One of the bigger criticisms waged against Senator Baucus’ proposal when it was introduced was that it did not do enough to make health care affordable and accessible for low- and moderate-income people and at the same time it imposed hefty penalties on people who did not obtain coverage. In Baucus’ original proposal individuals would be required to have qualifying health coverage, otherwise they could face an annual tax penalty of $750 ($1,500 for families) for those with incomes between 100-300 percent of the federal poverty line (FPL) or $950 ($3,800 for families) if their incomes are above 300 percent of FPL. The original proposal also stipulated that hardship exemptions would be granted to individuals if the cost of the lowest plan option in the Exchange exceeded 10 percent of their income. Senators Olympia Snowe (R-ME) and Charles Schumer (D-NY) offered an amendment, which was adopted, to lower the hardship exemption to 8 percent of an individual’s income and to phase in the penalty for attaining coverage over five years. According to the amendment there would be no penalty in the first year, 2013, and the penalty would increase gradually to $750 for an individual and $1,500 for a family by 2017.
The Committee also voted down a few amendments which would have jeopardized the application process for public health programs and tax subsidies and imposed unfair restrictions on lawfully residing immigrants for receiving health insurance subsidies. Senator Kyl attempted to impose a five year waiting period before lawfully present immigrants would be eligible for subsidies. Another of Senator Kyl’s amendments which was defeated would have required people to show government-issued photo identification when applying for a health insurance subsidy. Similarly, Senator Grassley proposed an amendment that was not adopted that would have required Medicaid and CHIP recipients, or the legal guardians of child recipients to show photo identification when applying for these programs. These latter two amendments would have created new barriers for everyone applying for subsidies, CHIP and Medicaid.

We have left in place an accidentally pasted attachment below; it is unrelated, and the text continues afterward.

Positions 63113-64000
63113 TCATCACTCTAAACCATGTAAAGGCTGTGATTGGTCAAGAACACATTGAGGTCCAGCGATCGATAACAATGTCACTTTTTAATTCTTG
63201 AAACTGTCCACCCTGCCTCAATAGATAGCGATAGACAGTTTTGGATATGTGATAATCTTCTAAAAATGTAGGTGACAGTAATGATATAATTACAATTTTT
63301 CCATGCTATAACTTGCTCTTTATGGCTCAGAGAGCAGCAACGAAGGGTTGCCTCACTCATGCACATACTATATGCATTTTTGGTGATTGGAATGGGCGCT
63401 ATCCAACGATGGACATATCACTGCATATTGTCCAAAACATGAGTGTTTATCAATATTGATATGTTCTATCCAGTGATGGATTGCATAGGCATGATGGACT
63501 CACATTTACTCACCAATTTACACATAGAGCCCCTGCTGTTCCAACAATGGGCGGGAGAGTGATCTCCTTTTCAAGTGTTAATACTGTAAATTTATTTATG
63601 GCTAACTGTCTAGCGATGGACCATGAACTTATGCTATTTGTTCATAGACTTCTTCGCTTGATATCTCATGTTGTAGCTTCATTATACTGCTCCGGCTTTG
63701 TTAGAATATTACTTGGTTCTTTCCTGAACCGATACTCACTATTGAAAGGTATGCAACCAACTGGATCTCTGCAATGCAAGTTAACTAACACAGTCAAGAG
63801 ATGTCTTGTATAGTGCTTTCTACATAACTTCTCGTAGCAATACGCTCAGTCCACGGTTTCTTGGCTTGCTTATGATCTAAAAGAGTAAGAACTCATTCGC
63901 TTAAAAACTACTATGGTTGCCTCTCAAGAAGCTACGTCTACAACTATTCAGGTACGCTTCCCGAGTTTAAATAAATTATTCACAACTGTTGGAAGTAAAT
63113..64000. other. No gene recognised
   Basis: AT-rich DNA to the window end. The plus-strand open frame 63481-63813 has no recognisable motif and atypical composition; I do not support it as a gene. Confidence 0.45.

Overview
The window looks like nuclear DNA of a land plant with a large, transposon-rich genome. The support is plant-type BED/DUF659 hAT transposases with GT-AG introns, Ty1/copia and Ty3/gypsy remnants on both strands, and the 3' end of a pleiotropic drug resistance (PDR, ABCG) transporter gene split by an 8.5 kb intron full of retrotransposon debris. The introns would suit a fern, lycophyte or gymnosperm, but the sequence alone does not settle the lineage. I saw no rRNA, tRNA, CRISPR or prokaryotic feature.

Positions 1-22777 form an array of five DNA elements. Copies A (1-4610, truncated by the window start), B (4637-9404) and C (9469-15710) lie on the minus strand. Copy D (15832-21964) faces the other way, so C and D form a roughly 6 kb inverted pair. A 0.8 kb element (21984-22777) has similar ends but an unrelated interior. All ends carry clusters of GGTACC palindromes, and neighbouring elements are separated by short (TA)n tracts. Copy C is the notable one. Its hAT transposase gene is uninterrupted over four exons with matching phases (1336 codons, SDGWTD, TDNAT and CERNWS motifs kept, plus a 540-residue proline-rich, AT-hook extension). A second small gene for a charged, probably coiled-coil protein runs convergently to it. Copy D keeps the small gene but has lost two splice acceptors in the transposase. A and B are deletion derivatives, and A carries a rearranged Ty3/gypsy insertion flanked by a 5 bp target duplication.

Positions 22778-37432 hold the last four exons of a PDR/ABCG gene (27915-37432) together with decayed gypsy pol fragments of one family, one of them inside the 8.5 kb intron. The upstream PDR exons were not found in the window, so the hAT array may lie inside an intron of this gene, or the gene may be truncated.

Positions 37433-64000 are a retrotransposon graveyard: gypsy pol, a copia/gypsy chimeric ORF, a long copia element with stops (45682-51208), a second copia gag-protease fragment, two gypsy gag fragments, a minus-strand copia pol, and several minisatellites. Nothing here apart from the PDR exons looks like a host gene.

Regrettably, there was a further setback with the “free rider” employer mandate provision, which would require employers with more than 50 employees to pay a fee if they have low- and moderate-income employees who receive federal subsidies. Now, due to an amendment, the provision was made even harsher – the penalties employers would have to pay would be non-deductible, creating greater fiscal disincentives for employers to hire low-income workers who need subsidies.
One major change that was not adopted, which has been a contentious issue throughout the health care reform debate, was the creation of a new government-run insurance plan to compete with private insurers in the Exchange. Senator Maria Cantwell’s (D-WA) amendment to create voluntary, state-run plans for people with incomes between 133 and 200 percent of FPL instead of providing them with tax credits to purchase coverage in the Exchange is the closest the Committee came to approving anything along the lines of a public option. The Senate Finance Committee language is the only proposal from the five congressional committees with jurisdiction that does not include a public option.
Once the Finance Committee takes a final vote, Senate Leadership will work to merge the Health, Education, Labor and Pensions and Finance Committee bills together. Senate Leadership has indicated that they would like to have a package on the Senate floor right after Columbus Day. The House may not have a bill on the floor until mid-October or later.